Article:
In July, 2010, Newcastle Airport celebrated its 75th birthday in style. The lunchtime Airbus A321 “Shuttle” flight from Heathrow operated by British Airways was replaced with the much larger Boeing 747-400. The daily Airbus A330-200 flight from Dubai was replaced with a Boeing 777-300ER. From September 1st 2012 Emirates will be repeating its Birthday gift to Newcastle Airport (and the hundreds of geeky plane spotters who turned up to watch the spectacle) on a daily basis.
Emirates operates one of the largest widebody fleets in the world flying such iconic aircraft as the Airbus A380 Superjumbo on some of the longest non-stop sectors of any airline. Newcastle currently receives the smallest aircraft type that the United Arab Emirates-based company sends to the UK (Airbus A330). The upgrade will bring it in line with other airports such as Manchester, Glasgow, London Gatwick and Birmingham. London Heathrow receives 777s and a double-decker Airbus A380s.
For those of us who quite like watching heavy metal come into land at the Geordie airport, the 777 will be a very welcome sight.
Uh-oh. I’ve just had a very nasty realisation. We’ve already disobeyed Asimov’s Three Laws of Robotics and if Hollywood has taught us anything, doing that is a fast-track to global human annihilation.
Isaac Asimov’s Three Laws of Robotics are:
A robot may not injure a human being or, through inaction, allow a human being to come to harm.
A robot must obey the orders given to it by human beings, except where such orders would conflict with the First Law.
A robot must protect its own existence as long as such protection does not conflict with the First or Second Laws
So it seems that giving a robot guns, missiles and a directive to use them against people is in direct violation of these Laws. But are we daft enough to give a machine this much power?
Well, yes. In fact, there is a whole industry blossoming around giving enormous amounts of destructive capability to boxes of printed circuit boards and wires. War robots are becoming the de facto standard on the modern battlefield, and as a result we have doomed ourselves to being massacred at the hands of these gun-toting iPods. Continue Reading “Disobeying The Three Laws”→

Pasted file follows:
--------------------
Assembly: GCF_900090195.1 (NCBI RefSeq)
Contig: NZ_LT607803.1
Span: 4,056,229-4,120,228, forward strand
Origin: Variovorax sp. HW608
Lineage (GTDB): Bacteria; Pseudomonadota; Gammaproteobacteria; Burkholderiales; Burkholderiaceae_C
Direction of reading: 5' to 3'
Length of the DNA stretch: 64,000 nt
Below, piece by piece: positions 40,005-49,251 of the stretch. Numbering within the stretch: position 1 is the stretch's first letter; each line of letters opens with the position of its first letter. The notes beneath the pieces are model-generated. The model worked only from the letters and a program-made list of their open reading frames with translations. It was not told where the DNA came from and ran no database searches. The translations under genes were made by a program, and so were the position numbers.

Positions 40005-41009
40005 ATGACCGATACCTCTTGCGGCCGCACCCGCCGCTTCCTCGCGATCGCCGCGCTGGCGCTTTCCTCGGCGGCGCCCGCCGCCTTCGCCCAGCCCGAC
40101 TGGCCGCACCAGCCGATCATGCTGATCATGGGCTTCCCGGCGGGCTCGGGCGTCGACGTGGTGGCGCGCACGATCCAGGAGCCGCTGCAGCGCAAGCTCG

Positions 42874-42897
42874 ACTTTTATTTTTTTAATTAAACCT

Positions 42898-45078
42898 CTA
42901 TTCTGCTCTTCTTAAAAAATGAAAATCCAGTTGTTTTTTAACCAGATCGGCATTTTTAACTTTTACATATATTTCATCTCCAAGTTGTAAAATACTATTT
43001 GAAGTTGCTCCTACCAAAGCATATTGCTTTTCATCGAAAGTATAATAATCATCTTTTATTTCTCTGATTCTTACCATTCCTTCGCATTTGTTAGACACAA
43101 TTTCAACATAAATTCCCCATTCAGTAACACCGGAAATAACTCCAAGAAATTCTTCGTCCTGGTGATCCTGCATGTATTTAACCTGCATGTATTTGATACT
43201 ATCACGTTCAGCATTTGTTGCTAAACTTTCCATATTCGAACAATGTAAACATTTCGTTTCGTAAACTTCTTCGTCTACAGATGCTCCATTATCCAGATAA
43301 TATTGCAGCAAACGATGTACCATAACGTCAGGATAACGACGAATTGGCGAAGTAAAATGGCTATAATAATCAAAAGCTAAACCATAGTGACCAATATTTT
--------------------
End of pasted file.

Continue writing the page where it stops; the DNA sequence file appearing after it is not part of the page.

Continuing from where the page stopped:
Dubai-based airline, Emirates, have placed an order for 50 Boeing 777-300ER aircraft at the Dubai Airshow (#DXB11). It is Boeing’s largest single order to date with a value (at list prices) of over $18 billion.
This week Boeing started production of the 1,000th 777 wide-body twin-jet, which is also destined for the middle-eastern carrier who is the largest customer for the 777. Emirates currently has 94 examples of the type in its fleet and is waiting on 41 unfulfilled orders, this order will bring the 777 fleet to 185.
This order also breaks the record for the most 777s ordered in a single year, 182 for 2011, compared to the previous record of 154 back in 2005. Emirates contributed to that record too; at the Dubai Airshow in 2005 they placed an order for 42 777s. 5 years later the airline ordered 30 more at the 2010 Farnborough Airshow .
Dubai-based Emirates already has a very impressive order list including a firm commitment to 90 Airbus A380 “superjumbo” airliners, of which 17 have been delivered. The airline has also ordered 70 examples of Airbus’s new “Extra Widebody” A350s.
Emirates has their home base at the new Al Maktoum International Airport in Dubai, which currently has a single runway but four more are planned. It is hoped that the airport has enough capacity for all of these large, long-haul widebody aircraft, now and as Emirates grows further.